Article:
The last time we saw the doctor they had applied to the ACT program for her. It is a special team of people (nurses, case workers, etc.) that will come to my home for her visits. I believe they would come 3-5 times a week. We are still waiting to hear if she has been approved for that. I am thinking that extra support would help.

Thanks so much for your response…

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@Catherine. I will definitely update the doctor on her next visit…which is soon. Thanks so much for taking the time to respond

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@GSSP. Thank you so much for your response. It helps to know others have experienced this same dilemma :blush:

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@Sweetpea I understand about the back problems, I also have GERD so I’m particular where I sleep too. So far, the living room couch is best for me.

Have you considered a white noise generator or a fan for your daughter to run at night? I bought one after seeing one at a psychiatrist’s office and used it at work to drown out background conversations. It’s a mechanical affair with an enclosed fan with tuning vents. There are also electronic versions and smart phone apps, but the mechanical one works better for me. Whether this is an effective approach depends on if your daughter is misperceiving existing sounds or directly hallucinating them. I rarely hear distinct or clear voices, so sometimes it’s hard to tell if they are internal or not. But drowning out background noise helps regardless.

@Maggotbrane. We already have fans running in my room. The voices seem to be hallucinations…so extra noise does not seem to help. Thanks for that suggestion though :blush:

@naturallycured. Thank you so much for your response. I will research the information you have provided.

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I know this might sound silly, but maybe treat it as if she were a young child that you are training to sleep on her own. Make her sleep in her own bed. If she has issues, then you go to her room and stay with her until she falls asleep. If she wakes up and comes to get you, take her back to her room and stay with her again until she Falls asleep. This is helping her to know that her room is a safe place and you are there if she needs you. But also that she is going to sleep in her room and not displace both of you. You might need to do this several times before it works.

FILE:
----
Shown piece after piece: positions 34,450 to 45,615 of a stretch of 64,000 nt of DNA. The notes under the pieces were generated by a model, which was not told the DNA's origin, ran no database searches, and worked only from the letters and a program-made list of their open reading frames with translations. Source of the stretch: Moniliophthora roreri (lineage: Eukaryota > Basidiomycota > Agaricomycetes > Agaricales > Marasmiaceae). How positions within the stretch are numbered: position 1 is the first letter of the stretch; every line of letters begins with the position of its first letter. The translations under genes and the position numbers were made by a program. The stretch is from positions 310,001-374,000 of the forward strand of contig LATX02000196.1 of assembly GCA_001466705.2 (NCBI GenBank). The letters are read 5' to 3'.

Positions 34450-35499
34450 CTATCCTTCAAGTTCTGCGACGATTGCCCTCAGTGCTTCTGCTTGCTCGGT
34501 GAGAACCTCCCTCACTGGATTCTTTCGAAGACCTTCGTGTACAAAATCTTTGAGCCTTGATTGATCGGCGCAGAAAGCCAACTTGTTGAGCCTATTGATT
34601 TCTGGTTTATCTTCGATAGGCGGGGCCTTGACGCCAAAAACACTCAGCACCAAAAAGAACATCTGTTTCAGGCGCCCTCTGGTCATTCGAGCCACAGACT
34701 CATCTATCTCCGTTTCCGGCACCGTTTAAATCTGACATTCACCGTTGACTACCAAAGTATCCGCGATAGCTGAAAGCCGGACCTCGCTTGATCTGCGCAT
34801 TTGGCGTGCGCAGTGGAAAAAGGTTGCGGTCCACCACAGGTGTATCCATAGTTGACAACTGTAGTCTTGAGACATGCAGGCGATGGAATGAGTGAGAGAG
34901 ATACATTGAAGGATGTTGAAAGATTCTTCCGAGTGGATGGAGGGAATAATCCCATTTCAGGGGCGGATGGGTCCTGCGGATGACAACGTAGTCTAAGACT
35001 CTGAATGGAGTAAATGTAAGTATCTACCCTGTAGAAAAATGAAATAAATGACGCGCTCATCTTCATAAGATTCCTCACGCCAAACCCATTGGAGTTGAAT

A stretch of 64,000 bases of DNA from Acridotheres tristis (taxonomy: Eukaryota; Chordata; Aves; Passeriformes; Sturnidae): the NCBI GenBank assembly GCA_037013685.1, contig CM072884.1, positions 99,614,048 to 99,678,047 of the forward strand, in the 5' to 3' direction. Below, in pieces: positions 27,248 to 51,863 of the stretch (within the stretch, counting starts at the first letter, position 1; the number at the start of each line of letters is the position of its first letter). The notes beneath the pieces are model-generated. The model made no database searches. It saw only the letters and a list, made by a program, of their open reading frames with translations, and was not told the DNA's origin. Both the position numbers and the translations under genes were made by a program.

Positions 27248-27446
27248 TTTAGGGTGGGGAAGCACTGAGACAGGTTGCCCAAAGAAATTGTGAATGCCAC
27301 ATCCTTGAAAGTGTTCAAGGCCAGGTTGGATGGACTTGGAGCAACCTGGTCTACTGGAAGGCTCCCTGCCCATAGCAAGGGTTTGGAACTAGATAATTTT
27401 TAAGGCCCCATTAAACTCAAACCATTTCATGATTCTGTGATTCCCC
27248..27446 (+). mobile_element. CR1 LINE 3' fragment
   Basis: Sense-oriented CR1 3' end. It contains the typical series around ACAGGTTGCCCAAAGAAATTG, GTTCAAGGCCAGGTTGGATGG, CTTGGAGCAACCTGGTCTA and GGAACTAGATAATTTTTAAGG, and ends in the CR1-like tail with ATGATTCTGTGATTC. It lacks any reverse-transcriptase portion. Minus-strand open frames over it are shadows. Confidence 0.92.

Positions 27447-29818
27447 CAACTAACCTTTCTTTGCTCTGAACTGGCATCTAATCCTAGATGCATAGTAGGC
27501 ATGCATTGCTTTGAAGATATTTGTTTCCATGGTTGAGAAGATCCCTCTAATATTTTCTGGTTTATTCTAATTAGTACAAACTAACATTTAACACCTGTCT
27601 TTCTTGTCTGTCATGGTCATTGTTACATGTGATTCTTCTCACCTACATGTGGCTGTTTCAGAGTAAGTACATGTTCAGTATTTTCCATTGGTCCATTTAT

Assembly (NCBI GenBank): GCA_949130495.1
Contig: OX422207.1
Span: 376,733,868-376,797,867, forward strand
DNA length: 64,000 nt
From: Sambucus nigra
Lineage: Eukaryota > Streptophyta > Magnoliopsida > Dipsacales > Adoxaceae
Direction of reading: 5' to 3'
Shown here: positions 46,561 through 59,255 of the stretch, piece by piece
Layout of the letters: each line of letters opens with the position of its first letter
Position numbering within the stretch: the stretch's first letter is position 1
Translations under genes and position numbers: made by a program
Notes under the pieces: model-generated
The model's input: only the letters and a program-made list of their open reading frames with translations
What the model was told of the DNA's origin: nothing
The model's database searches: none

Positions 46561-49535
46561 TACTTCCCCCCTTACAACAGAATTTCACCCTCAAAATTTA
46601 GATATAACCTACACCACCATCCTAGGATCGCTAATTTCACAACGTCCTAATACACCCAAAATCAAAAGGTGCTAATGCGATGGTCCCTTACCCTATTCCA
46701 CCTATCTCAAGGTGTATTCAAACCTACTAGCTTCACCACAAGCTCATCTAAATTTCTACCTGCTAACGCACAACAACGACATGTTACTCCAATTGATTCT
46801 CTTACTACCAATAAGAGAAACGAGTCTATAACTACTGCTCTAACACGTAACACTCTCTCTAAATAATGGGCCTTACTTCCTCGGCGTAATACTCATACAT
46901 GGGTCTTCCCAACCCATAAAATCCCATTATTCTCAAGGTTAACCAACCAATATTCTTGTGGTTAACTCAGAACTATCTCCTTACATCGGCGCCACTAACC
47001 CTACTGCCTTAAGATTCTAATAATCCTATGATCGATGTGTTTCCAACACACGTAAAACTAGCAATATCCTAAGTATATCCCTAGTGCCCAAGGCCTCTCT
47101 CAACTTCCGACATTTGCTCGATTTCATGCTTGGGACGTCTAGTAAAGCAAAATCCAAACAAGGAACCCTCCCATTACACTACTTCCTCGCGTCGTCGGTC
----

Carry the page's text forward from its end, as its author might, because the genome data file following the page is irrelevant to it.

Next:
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My son has a few supplements he takes, he isn’t trying to cure his schizophrenia with supplements anymore, he just does it for various health concerns - I don’t think he needs them, but they are not anything way out there, so I let it be.

I also cook dinner for my son most evenings - he goes on and off different food preferences based on some of his unusual ideas - I adapt along with that, but also just try to provide him healthy variety. I think that’s whats best for anybody no matter what their mental health status!

He has gone thru jags of purchasing cookbooks for me, and I was getting so many. I finally put them all on shelves at his house and told him - look thru them, find a recipe each week for me to try out. That has been a nice way for him to try some new things and for me to learn some new dishes and cooking techniques!

Good eating to all of us!


@Katee. Your suggestion is not silly at all. We have tried a similar approach…starting the day telling her she needs to sleep in her bed. And while it is daylight, it seems like that will work. But by the time night comes…she gets more and more anxious and paranoid…panicked. It then does a not even feel possible to let her be alone. Typically she does not settle down until 1:00 am. Thank you for your encouragement…we will continue to try and stay the course.

So what I’m hearing is the root fear is that malevolent forces will come under cover of darkness and cause her harm. Left to my own devices I might prefer to be awake during the night and sleep during the day, in fact I did this in my college days for month-long stretches. I’d always thought it was because I preferred to be awake when there was less stimulation. Can she sleep during the day? I’m not suggesting this as a long term solution, just trying to pin down her concerns. Did something traumatic (real or imagined) happen to her at night? I recall she had a possible PTSD diagnosis for a while.

@Maggotbrane. I am not aware of anything that happened at night that would be triggering this. Every time I ask her about what is “triggering” her fear, she always shares something that is not real. While nights are much worse, there is a lot of paranoia during the daytime. She has gotten to the point that she doesn’t want to be left alone. Daytime sleeping is not an option.